At some Simon malls, consumers can access interactive digital concierge services for information and directions. Thygesen says Simon’s websites are designed with a mobile-access mindset so that consumers can use them easily while they’re shopping.
Mall owners are increasingly looking beyond which stores to bring in, Edward says. They’re designing destinations—places people want to be even when they’re not shopping. Glimcher Realty Trust’s CEO says his company has embraced this new conception of the mall.
“Our emphasis on experience retail is driven by the understanding that people are social animals who want to interact with each other,” Glimcher says.
Many Glimcher malls now have bike spinning classes, yoga studios and “affordable luxury” services, such as Drybar shops where visitors can have their hair blown dry and movie theaters with reserved seats.
Another focus for Glimcher is providing interesting food options at their malls, particularly with local or regional restaurants rather than national chains. The company tries to make sure its sites have unique stores, too. For example, the Arbor Hills mall in Ann Arbor, Mich., has the only Anthropologie and Madewell stores in the surrounding region.
At Kimco shopping centers, Flynn says the company has been partnering with emerging retail tenants to attract customers. These include Sprouts Farmer’s Markets and Fairway, both regional specialty grocery stores that recently went public.
“Now we’re partnering with Fresh Times Farmer’s Markets, which is bringing specialty grocery stores to the Midwest,” Flynn says. “We take pride in finding unique concepts that haven’t gone mainstream yet in restaurants, too."
Experience retail isn’t just about shops and restaurants, though. Simon, Kimco and Glimcher have all taken steps to attract customers to events and concerts. At the Westlake shopping center in San Francisco, Kimco partnered with Petco to bring in a snowmaking machine to create a temporary snow park for dogs last year.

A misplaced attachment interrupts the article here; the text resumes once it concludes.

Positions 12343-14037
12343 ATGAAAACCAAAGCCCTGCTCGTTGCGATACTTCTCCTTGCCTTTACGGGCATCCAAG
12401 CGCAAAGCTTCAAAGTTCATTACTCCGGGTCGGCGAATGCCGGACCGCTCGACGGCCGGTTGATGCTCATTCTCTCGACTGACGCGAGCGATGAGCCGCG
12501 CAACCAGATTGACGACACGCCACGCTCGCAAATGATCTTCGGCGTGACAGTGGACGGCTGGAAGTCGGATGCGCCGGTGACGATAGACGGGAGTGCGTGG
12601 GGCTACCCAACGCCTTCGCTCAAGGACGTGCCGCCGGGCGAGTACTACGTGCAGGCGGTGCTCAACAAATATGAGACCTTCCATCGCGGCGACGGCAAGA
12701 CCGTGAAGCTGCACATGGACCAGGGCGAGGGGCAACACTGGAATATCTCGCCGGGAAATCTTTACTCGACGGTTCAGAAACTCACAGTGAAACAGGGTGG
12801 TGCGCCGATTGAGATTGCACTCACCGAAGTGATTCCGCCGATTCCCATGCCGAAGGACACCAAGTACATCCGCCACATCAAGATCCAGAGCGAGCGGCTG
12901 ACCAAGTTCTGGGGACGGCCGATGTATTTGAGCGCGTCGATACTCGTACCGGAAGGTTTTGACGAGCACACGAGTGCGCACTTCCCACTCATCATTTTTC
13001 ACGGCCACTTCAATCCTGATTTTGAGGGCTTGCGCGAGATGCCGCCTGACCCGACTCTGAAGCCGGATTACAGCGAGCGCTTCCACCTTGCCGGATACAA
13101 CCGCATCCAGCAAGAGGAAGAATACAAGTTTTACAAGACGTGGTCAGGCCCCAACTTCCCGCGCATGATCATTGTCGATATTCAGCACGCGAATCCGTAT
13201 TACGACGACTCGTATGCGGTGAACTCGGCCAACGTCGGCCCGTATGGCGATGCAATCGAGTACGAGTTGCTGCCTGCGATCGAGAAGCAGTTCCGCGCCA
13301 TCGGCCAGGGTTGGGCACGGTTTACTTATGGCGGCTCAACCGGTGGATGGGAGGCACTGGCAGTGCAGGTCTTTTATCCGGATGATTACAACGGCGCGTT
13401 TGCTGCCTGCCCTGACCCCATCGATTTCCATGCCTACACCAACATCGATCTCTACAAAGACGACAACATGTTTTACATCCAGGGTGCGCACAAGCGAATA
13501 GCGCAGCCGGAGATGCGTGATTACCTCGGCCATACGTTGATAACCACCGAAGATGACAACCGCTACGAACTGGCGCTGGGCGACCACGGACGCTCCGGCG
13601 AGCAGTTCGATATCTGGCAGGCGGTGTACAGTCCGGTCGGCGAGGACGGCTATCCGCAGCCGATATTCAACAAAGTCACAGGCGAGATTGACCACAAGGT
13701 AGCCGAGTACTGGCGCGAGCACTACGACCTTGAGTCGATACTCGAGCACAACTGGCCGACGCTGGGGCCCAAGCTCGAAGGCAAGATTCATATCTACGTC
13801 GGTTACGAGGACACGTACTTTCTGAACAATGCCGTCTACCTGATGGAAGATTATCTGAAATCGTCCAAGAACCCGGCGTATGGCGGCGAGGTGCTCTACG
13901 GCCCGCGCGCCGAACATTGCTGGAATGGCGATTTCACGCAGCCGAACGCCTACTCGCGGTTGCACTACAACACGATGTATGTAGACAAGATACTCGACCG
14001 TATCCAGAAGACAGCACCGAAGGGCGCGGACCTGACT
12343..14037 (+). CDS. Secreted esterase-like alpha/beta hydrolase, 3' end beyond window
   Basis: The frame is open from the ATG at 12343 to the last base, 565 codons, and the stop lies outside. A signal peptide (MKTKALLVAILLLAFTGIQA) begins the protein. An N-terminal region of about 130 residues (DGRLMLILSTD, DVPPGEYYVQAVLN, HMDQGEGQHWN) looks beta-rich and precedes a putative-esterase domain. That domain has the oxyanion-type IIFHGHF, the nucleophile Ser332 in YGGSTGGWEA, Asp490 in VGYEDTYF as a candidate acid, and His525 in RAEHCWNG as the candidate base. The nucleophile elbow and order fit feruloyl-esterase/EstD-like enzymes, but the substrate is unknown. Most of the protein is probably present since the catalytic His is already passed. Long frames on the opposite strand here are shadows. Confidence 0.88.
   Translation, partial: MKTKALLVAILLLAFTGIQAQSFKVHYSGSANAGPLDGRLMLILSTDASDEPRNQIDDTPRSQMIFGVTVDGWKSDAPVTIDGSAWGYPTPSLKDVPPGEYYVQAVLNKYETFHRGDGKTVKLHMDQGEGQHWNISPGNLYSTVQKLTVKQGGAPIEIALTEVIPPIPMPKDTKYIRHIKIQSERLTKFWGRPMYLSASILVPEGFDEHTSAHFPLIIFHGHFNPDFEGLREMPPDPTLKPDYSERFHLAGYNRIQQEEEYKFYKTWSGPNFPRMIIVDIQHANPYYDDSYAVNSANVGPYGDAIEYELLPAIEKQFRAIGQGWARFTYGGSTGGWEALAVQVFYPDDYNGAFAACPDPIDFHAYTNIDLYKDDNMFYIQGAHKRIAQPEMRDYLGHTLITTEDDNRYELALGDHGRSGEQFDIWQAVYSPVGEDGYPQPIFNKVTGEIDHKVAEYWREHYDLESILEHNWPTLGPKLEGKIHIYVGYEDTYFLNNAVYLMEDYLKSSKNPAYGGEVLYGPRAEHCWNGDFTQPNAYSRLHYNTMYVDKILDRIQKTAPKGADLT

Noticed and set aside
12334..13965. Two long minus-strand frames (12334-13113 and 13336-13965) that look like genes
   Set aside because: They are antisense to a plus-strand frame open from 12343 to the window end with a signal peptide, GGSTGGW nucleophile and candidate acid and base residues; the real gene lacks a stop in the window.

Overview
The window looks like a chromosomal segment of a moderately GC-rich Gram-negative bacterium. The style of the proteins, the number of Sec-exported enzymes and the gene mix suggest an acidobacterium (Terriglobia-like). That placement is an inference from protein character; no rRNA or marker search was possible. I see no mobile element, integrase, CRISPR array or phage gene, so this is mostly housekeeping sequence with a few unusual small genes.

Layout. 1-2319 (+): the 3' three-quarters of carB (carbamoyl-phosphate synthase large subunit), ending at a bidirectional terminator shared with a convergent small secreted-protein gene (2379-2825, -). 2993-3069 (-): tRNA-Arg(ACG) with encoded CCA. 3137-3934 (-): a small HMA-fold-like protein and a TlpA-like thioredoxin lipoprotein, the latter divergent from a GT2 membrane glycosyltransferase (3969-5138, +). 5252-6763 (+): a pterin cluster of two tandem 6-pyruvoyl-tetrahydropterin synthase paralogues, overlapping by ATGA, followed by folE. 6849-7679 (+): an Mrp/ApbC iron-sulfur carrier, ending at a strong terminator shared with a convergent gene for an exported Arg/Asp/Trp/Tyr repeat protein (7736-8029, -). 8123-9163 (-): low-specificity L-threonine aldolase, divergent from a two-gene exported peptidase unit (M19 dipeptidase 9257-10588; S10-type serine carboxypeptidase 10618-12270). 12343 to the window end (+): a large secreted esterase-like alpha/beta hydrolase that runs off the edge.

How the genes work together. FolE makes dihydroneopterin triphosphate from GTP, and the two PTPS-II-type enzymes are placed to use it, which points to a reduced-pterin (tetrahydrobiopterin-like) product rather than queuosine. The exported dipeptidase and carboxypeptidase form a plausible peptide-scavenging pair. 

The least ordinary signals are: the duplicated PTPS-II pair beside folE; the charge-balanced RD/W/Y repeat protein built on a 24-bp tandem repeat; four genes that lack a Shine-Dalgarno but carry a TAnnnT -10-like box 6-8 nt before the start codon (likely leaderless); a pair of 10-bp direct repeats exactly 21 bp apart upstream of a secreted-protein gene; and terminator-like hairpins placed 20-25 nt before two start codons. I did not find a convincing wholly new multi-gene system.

“We’re trying to make shopping a more pleasurable experience and increasing the services and amenities provided at our malls,” Simon’s Thygesen says. “Our focus for the past two or three years has been to ‘surprise and delight’ our customers with things like a coupon for free coff ee or sample packages of M&Ms to thank people for shopping there. We added greeters during the holidays, and in some locations, we’ve added a ‘Simon Shuttle’ to transport people between their cars and the mall.”
Kimco is adding more seating areas to its centers, while Simon and Glimcher are upgrading malls with amenities such as outdoor fountains where kids can play.
“We know that 80 to 90 percent of our customers are female, so we’re looking at five-star hotels and emulating them when we renovate our bathrooms with things like lounges and nursing stations,” Glimcher says.
Individual stores, too, are focused on providing tactile experiences for customers, Edwards says.
“Lululemon does a great job of carrying a small inventory of each style so people will come back to the store every month or so,” Glimcher notes. “Asics has a treadmill and a monitor in their store so you can try on shoes, and they’ll help you figure out which shoes work best for your running style.”
Exceptional customer service is another element of experience retail. Simon has hired a hospitality expert to coordinate the eff orts of its property management and marketing departments. Simon malls have concierges and guest services, and the company is testing out mall-wide personal shoppers who can give fashion advice to customers for all stores, not just one retailer.
The drive for these enhancements comes at a time when the retail REIT sector is emerging from a down year.
Smotrich foresees the tide turning for the sector: “Last year retail REITs underperformed, as did all REITs, but this year I think REITs will do better overall and retail REITs will benefit from that.”
While retail REITs try to create destination properties, Smotrich says it’s important to keep in mind that it’s not consumer demand that drives retail real estate in the near or intermediate term, but retailers’ demand for space. “We’re seeing strong occupancy and renewal rates that we think are sustainable,” he says.
Michele Lerner is a regular contributor to REIT magazine.